PV Sindhu: Silver linings playbook

With her consistent finishes in the top two, Sindhu is redefining India's sporting glory

Kathakali Chanda
Published: Sep 21, 2018 11:33:19 AM IST
Updated: Sep 21, 2018 07:54:58 PM IST

I've been a journalist for over a decade, working across newspapers and magazines. At Forbes India, I write and edit stories on varied themes. I am a sports buff — turning to the back pages of the newspaper first— and keenly follow current affairs, pop culture and new trends at the intersection of politics, business and culture. Being an inveterate foodie, I often end up writing about it.

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A year after winning the Olympic silver, PV Sindhu reached six finals and won three; Image: Kalyan Yasaswi

Could there be a better year than one where you win an Olympic silver medal? Yes, many times over, if you are PV Sindhu.

In 2017, the year after the 23-year old sent the nation in a frenzy by bringing home the silver from Rio, Sindhu made it to six finals, including the World Championships and the elite Dubai season finale, and won three. Remember her lung ripping, breath-sapping encounter in the finals of the World Championships with Japan’s Nozomi Okuhara that lasted a mammoth 110 minutes and included a 73-stroke rally that could outlive posterity? Sindhu finished second, if you must care for statistics, but when she was done, the World No 3 touched a chord even with India’s sporting psyche that rarely cares for gallant losers.

One year later, she carries on in loop. A silver in the Commonwealth Games, followed by another in the World Championships and a third in the Asiad. And 2018 isn’t over yet. Fatigue-induced losses apart, like the second-round exit in this year’s Japan Open or the first round defeat in last year’s Denmark Open, Sindhu could very well be singing her own rendition of Queen frontman Freddie Mercury’s “Don’t stop me now… I am a shooting star leaping through the sky”.

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“She would be one of the finest players of her generation, she would definitely be an all-time great going ahead,” says Ayaz Memon, veteran sports journalist and commentator. “Saina Nehwal put Indian badminton on the global map. Sindhu made it richer, far rewarding and more attractive for fans. That’s given the sport a boost.”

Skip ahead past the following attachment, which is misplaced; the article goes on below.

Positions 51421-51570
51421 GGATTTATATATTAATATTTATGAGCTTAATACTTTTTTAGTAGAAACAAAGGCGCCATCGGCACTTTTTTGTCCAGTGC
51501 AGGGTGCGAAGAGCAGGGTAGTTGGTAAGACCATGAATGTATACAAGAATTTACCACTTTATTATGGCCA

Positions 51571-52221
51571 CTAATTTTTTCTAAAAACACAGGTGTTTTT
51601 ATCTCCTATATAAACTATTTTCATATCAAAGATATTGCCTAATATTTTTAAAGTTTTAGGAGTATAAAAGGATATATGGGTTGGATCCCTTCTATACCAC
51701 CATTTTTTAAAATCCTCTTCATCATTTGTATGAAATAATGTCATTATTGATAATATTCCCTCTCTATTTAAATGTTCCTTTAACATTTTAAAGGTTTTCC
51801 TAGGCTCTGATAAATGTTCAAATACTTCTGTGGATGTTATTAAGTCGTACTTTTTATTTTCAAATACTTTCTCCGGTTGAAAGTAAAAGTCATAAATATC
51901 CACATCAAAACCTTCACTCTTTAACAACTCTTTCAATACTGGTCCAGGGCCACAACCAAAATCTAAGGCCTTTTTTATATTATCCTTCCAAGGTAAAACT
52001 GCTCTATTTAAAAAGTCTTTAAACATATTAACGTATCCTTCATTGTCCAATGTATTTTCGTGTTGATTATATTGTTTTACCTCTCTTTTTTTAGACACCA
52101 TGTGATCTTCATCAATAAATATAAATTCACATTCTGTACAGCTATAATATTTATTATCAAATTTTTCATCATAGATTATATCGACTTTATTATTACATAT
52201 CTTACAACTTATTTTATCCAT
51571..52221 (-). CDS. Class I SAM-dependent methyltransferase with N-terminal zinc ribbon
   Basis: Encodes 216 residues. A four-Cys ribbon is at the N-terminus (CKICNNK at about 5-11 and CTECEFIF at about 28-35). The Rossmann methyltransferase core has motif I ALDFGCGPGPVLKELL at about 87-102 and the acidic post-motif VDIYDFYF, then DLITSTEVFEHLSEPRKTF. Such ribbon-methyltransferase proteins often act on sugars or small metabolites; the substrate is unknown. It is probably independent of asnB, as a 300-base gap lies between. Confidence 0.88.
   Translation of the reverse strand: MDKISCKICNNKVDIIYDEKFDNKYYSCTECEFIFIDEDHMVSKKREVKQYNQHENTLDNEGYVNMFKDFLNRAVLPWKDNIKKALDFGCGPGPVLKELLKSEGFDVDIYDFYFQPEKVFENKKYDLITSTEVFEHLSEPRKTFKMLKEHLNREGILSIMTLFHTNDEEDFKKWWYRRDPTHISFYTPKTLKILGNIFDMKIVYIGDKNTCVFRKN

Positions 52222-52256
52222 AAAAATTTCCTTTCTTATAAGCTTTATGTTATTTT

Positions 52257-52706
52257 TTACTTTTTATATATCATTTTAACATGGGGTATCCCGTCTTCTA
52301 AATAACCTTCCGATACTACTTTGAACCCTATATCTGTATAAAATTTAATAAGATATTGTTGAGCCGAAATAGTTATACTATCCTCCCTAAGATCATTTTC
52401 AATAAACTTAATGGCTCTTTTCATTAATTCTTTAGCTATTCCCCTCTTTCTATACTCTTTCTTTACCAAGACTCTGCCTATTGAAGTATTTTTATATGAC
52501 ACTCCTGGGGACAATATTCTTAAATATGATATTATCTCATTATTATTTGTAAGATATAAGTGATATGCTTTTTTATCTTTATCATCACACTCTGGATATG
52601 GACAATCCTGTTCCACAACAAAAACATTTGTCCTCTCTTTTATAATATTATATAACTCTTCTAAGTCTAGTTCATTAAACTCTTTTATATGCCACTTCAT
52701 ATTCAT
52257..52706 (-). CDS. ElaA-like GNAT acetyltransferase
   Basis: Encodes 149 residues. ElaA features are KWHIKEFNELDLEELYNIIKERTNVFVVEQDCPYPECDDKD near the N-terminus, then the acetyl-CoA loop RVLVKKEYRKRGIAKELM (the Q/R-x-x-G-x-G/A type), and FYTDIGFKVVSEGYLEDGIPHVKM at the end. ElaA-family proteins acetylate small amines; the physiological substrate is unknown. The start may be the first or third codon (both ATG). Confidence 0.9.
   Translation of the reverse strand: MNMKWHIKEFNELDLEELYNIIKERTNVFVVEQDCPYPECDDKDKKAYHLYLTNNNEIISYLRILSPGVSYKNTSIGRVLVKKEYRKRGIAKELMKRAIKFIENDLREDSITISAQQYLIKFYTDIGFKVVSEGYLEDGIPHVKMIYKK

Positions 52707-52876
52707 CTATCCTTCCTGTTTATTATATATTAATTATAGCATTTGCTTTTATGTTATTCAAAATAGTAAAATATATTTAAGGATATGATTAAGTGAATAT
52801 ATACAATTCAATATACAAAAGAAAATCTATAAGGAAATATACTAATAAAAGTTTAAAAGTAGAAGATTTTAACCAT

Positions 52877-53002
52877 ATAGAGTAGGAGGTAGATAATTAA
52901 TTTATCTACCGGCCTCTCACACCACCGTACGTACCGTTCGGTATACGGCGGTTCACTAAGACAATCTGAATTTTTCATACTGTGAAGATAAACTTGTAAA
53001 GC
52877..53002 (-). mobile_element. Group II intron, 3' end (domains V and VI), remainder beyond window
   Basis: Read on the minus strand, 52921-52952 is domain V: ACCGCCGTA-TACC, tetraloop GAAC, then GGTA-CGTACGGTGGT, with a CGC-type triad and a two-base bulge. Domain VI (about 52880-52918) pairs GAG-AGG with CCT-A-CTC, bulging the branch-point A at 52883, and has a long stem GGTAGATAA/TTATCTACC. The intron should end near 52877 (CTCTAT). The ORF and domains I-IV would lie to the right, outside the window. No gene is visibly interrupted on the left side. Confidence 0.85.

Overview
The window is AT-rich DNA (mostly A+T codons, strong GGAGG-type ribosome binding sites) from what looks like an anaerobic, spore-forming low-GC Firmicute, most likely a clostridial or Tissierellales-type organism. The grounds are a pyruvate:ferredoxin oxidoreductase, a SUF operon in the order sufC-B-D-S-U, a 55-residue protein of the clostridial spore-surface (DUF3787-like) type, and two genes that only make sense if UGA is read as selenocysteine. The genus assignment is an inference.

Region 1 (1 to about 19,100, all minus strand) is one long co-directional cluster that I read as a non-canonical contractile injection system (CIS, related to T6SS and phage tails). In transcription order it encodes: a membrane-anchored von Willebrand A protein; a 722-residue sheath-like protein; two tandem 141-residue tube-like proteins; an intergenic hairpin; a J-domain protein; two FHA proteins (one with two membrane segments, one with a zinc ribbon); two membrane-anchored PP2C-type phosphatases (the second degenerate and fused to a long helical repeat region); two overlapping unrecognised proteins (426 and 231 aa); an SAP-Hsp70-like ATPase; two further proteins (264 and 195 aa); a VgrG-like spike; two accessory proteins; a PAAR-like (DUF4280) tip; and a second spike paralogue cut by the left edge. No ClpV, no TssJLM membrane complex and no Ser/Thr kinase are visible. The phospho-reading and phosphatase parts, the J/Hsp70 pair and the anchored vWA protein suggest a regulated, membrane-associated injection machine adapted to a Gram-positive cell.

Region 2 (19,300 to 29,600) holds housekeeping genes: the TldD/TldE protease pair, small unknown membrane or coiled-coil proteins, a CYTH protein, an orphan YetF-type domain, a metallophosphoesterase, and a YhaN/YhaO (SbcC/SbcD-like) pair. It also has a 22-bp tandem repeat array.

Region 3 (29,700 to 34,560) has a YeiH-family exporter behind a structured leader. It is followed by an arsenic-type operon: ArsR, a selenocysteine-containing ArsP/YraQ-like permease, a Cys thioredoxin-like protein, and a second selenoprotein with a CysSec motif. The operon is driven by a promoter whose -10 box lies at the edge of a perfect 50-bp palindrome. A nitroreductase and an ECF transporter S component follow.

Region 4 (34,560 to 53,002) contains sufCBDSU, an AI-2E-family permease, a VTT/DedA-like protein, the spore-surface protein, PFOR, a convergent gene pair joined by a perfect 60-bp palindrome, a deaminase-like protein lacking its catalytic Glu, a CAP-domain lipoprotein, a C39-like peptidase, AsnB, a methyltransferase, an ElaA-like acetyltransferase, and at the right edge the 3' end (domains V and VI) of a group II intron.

Her exploits have earned Sindhu a place on Forbes’s list of the world’s top 10 highest-paid female athletes, the first Indian to make it to the list that is topped by Serena Williams. With $8.5 million, the lanky Hyderabadi stands at No 7, ahead of tennis stars Simona Halep, the current No 1, and triple Grand Slam winner Angelique Kerber.

If there’s one Achilles Heel in her glittering CV, it would her inability to convert the silvers into golds. But former All-England champion Prakash Padukone isn’t too worried. In one of his recent interviews to the media, Padukone said: “There is nothing like that [mental block]. We should not put too much pressure on her when she is doing well.”

Perhaps badminton is no longer a sport where one player can dominate like Susi Susanti did in the ’90s. Players like Carolina Marin, Okuhara, Akane Yamaguchi, Tai Tzu Ying are all nipping at each other’s heels. “You look at tennis. There’s little to separate the top three in terms of talent. Who could pick one amid [Roger] Federer, [Rafael] Nadal or [Novak] Djokovic? It’s the same in badminton too,” says Memon. “It’s just a matter of how you cope with pressure on a particular day.”

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For one, Sindhu has age on her side. That means several more World Championships and a couple more Olympics to take a shot at gold. But whatever she finishes with, Pusarla Venkata Sindhu will have redefined India’s sporting successes.

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